A Publishing Journey, #61: Essay “The Return of the B-Movie that Transcends”

This past Saturday, The Dispatch published my review of Walter Hill’s newest film, Dead for a Dollar.

As Walter Hill–the writer and director of Dead for a Dollar–and the other good New Hollywood directors know, excellent B-movies, those that transcend their situation, can serve as necessary cinematic correctives in times of big budget blockbuster bloat. At least they can serve as viable alternatives to corporation-helmed filmmaking. Dead for a Dollar is such a movie, a sincere if low-budget Western (Walter Hill’s 24th directed film and his 5th or 7th Western, depending on how you count them) from a film craft master and a true cinema artist. That alone is reason enough for me to pay attention, but even better, Dead for a Dollar is a really good movie, the best new traditionally-set Western I’ve seen since the Coen Brothers’ True Grit in 2010 (and I pay attention to all the new Westerns, as that is my favorite genre).

I consider Dead for a Dollar one of the best new movies released in 2022 so far. It is made on the cheap, and quickly. The kinds of cinephiles overly obsessed with the technical aspects of film will find obstacles to their enjoyment. But Dead for a Dollar has a deceptively simple, solid story with great, American themes (setting contemporary debates back in the timeframe of their roots, and having those debates only in the context of the historical setting, in a way I have rarely seen done well, and it is done well here) and the acting is all fantastic, with everyone having obvious fun.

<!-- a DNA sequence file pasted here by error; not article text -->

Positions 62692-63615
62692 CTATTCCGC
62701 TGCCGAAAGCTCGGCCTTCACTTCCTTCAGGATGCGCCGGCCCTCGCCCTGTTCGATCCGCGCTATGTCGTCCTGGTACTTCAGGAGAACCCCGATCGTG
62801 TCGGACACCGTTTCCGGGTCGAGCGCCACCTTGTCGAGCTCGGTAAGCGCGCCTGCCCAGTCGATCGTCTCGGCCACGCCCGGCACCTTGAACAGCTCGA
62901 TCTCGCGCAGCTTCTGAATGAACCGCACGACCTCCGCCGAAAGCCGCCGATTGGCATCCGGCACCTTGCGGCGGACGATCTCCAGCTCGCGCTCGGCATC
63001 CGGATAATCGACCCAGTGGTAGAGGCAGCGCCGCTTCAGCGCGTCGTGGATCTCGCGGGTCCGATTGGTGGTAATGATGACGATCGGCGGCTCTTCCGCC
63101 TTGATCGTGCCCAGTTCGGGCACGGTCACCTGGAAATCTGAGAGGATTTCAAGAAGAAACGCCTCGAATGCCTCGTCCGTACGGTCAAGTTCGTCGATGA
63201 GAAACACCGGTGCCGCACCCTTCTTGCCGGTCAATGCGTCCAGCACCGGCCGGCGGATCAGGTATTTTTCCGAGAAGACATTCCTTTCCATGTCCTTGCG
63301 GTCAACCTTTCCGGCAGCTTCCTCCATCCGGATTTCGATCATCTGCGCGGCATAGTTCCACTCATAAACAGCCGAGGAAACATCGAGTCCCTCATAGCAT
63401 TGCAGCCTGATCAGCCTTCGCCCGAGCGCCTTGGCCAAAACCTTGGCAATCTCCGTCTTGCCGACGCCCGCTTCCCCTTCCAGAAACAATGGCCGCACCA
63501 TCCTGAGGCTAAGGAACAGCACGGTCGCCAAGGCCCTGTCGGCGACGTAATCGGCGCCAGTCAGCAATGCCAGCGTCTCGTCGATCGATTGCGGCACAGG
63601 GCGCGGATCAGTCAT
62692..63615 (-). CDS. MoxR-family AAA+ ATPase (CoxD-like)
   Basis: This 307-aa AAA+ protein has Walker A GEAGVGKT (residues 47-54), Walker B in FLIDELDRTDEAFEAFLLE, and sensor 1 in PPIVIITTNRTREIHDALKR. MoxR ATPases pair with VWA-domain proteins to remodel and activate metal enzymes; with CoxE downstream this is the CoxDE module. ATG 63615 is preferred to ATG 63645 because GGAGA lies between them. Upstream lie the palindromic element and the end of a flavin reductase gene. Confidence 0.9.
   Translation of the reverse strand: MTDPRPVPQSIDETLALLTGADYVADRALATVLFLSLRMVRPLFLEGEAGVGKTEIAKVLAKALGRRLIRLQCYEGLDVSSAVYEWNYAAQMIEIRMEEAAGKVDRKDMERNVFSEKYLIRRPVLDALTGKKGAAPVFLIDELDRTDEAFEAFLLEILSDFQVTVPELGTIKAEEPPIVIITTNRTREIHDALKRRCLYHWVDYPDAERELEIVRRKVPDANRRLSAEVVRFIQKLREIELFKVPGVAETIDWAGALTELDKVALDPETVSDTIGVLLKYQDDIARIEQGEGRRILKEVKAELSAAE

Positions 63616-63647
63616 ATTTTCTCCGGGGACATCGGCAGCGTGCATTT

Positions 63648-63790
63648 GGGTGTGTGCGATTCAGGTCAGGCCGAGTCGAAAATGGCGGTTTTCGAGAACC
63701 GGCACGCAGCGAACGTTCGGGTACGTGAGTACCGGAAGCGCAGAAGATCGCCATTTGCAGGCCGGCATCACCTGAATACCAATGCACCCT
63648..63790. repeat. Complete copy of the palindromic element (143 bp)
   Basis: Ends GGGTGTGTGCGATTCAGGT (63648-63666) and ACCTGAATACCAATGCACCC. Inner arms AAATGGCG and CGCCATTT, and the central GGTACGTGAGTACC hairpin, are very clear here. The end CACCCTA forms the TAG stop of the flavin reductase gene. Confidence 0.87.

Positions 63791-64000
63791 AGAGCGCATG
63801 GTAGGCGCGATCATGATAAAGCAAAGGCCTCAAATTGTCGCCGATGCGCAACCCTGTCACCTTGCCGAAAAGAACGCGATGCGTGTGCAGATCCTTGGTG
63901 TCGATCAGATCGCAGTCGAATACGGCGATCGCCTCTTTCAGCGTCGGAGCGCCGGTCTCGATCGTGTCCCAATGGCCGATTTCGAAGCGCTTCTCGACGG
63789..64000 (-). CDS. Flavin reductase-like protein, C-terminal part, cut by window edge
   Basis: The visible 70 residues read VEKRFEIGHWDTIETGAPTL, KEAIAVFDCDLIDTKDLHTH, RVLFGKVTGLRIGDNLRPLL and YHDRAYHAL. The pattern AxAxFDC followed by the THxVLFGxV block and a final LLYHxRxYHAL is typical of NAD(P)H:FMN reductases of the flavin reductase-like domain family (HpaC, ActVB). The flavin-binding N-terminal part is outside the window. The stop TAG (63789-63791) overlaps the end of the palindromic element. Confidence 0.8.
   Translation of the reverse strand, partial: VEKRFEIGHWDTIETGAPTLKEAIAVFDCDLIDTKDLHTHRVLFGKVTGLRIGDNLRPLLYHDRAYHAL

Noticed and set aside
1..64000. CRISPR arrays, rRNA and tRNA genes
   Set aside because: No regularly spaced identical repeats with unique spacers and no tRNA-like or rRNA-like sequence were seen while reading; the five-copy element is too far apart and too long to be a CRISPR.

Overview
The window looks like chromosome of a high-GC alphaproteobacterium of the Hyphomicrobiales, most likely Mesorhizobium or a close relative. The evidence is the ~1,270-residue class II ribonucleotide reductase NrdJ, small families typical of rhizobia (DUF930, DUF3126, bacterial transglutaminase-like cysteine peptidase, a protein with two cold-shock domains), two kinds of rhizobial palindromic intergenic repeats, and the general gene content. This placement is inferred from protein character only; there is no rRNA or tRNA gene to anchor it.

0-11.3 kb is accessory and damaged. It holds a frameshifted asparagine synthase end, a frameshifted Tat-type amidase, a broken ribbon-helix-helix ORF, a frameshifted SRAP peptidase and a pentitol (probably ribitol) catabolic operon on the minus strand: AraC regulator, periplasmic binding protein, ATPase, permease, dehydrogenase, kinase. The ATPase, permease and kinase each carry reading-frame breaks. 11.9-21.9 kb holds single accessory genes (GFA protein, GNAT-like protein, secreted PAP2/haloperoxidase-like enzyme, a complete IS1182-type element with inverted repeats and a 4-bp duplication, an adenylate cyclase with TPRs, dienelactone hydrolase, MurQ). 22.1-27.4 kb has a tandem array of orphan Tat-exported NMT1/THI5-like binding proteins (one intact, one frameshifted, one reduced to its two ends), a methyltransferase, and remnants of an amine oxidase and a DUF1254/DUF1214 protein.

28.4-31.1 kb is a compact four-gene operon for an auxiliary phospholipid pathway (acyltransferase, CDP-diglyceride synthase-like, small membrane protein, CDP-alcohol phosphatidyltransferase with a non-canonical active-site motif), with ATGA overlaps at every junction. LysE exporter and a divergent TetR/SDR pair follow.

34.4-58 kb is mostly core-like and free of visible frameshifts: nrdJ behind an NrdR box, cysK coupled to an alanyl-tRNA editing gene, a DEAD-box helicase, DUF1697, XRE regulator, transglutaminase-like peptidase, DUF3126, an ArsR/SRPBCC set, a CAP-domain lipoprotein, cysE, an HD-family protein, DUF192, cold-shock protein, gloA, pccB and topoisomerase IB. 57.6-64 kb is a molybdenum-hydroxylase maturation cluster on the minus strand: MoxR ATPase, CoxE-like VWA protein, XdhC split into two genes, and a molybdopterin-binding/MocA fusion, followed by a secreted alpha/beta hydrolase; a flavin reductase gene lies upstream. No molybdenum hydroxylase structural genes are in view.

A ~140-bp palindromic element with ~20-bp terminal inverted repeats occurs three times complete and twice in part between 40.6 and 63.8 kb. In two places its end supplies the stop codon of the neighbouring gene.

You can read my review, titled “The Return of the B-Movie that Transcends,” at The Dispatch.

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